Bilingual idiot


I bought this dictionary in 1979 at the PX in 29 Palms, California.

As a boy, I set the ambitious goal of learning ten foreign languages. I’m not sure how I came up with the number ten, but once I picked ten I stuck to it. And I’m still sticking to it even if it’s an unrealistic goal. As of today, I am still many languages away from achieving fluency in ten. But I like ten because it’s a nice round number.

I have had several setbacks along the way. For example, people would tell me, “Learn to speak English first!” (Have you ever noticed that people who insist that foreigners learn English only speak English? I’d like to see them learn another language!) Of course, they were right because my first language was Spanish. I spoke English very poorly at first and later with a foreign accent.

In my quest for foreign language fluency, I have studied many languages over the years. At Divine Heart Seminary, I took French as an elective my sophomore year in addition to Spanish with Señor Mordini. When I went to Tilden Technical High School, I continued my French studies with disastrous results, about which I wrote a blog post. At Gage Park High School, I gave up on foreign languages altogether.

In the Marines, I tried learning Japanese from a roommate who was stationed in Okinawa, Japan. I learned only as much Japanese as he knew, which wasn’t very much. But I can still say, “Domo arigato” and “Sayonara“! During this time, I spent a lot of time reading. I many read books on English grammar. I would check out books on grammar and writing from the library and read them cover to cover. My Marine roommates thought I was crazy, but that helped because then they avoided started trouble with me. I also bought a Spanish/English dictionary and I would browse through it to improve my Spanish vocabulary. I got this great idea from reading the biography of O. Henry who read a dictionary that he received as a gift for the first book he had ever read. Amazingly, I also improved my English vocabulary.

When I finally went to college, I studied Spanish in earnest for the very first time. The grammar I had learned from the English grammar books helped me immensely with the Spanish grammar that we studied in class. I also took Portuguese and did well in class, but I never did learn to speak Portuguese fluently because of a lack of time and contact with Portuguese speakers. I took Latin because I thought it would be fun and might prove helpful for the foreign language requirement if I actually went on for my Ph.D. Well, I didn’t learn to speak Latin either. Not that anyone speaks Latin anymore, but I did learn the difference between the relative pronouns who and whom.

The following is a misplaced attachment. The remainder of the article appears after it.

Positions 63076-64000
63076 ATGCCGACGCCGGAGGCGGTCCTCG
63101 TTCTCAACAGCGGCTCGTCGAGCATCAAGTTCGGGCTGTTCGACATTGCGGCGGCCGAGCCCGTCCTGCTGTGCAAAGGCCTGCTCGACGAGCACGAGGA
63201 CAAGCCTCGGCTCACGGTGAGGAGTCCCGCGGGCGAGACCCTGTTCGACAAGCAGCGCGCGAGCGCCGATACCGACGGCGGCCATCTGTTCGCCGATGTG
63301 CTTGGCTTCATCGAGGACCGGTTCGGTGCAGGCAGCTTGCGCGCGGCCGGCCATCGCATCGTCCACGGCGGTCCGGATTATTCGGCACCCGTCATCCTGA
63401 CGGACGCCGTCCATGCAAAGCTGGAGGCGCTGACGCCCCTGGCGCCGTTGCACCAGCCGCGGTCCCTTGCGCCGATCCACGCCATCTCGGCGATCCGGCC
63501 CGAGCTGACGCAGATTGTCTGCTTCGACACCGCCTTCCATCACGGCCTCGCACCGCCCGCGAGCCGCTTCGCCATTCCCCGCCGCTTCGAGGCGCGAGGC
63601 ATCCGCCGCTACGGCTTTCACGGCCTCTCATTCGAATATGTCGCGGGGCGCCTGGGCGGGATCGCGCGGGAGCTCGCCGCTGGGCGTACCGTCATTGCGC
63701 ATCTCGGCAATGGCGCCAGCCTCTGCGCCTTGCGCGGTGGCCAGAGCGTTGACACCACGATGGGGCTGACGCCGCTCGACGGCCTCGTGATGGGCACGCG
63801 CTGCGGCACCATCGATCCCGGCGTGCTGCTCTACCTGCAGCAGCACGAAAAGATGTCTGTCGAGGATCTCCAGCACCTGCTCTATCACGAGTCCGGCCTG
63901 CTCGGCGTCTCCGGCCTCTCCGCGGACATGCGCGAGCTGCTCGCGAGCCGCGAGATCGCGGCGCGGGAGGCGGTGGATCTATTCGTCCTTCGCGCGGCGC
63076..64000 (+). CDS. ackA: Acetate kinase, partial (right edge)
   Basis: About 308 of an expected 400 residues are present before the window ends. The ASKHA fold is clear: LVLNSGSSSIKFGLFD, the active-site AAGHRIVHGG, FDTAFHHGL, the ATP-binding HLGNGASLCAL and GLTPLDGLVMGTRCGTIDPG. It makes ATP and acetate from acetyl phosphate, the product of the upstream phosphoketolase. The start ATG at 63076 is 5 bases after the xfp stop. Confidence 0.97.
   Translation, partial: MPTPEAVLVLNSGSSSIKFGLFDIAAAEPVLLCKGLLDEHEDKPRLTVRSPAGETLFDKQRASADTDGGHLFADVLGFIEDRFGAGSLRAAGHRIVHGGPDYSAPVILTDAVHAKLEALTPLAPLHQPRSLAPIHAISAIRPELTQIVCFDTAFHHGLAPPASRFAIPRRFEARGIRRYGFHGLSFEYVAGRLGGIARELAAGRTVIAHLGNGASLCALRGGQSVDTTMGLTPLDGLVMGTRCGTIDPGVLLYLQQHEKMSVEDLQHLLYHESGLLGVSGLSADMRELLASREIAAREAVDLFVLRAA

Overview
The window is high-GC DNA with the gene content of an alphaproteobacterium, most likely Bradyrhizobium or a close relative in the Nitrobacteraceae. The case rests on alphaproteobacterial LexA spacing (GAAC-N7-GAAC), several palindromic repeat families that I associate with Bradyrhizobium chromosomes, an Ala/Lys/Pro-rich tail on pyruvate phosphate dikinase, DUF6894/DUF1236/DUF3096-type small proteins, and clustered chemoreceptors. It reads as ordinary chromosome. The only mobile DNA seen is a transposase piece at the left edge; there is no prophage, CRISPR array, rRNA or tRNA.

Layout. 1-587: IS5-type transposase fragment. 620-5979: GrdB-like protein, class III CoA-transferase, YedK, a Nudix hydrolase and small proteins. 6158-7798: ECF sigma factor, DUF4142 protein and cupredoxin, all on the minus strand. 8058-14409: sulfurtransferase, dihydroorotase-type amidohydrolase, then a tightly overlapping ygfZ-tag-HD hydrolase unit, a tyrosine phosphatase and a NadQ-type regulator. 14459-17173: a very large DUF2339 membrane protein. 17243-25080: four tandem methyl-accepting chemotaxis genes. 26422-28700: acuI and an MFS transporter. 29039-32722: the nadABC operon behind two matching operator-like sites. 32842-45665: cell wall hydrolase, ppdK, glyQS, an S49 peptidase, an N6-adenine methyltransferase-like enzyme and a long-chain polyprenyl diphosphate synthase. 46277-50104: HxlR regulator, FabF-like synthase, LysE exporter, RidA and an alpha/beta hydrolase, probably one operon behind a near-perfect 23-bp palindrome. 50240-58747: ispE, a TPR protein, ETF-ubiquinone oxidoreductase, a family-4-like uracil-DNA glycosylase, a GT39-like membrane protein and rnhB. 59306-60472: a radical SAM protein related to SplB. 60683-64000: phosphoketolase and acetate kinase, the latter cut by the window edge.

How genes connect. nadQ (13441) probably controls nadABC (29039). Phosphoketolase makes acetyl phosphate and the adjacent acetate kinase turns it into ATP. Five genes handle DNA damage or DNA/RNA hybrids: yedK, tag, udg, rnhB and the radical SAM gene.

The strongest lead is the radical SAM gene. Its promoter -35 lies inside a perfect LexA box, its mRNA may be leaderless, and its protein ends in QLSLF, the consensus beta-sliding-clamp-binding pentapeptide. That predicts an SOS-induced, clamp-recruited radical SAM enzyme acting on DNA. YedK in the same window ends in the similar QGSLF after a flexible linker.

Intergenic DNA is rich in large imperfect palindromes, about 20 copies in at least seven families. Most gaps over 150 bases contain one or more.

So, I thought I would take a practical language that someone actually speaks worldwide.  I studied Russian for four semesters. There were very few cognates! It was only then that I realized that I had only studied Romance languages, other than English, and learning new vocabulary was fairly easy because of all the cognates derived from Latin. Sadly, I did well in Russian class, but I can’t speak Russian either.

The next language I studied–actually, I’m still studying it–is Polish. There aren’t very many Latin cognates, but since I studied Russian, some of the grammar rules are similar. Polish pronunciation is much easier than Russian. The most amazing part about learning Polish is that the accent always, with very few rare exceptions, falls on the second to the last syllable (la sílaba penúltima, en español). After studying Russian, I feel more confident studying Polish. Perhaps I will learn another language after all!

But I’m not so sure I will. Even though I have attempted learning other languages and failed, I console myself that I’m fully fluent in Spanish and English. Perhaps I am destined to forever remain a bilingual idiot.

You


I want YOU!

You! Yeah, YOU!

When translating “you” into Spanish, be careful! “You is the second person singular subject pronoun. Quick! What is the plural of you? I hope you didn’t say “y’all” or “you guys”! In English, the plural of “you” is “you”! I occasionally have this argument with students who don’t seem to believe me because I’m a Spanish speaker. But it’s true. The second person plural subject pronoun in English is “you.”

Often my students will insist that the plural of “you” is “y’all” or “you guys.” Or, get ready for this, the even more emphatic “all y’all” or “youse guys.”* So how do I convince my students that the plural of you is you? I quote President John F. Kennedy: “And so my fellow Americans: ask not what your country can do for you–ask what you can do for your country.” “See!” I tell my students. “He addressed himself to ‘my fellow Americans’ and then he spoke to them calling them ‘you’!” They usually stopped disagreeing by this point, but I’m convinced that I haven’t fully convinced them. I think they resent being corrected by a native Spanish speaker.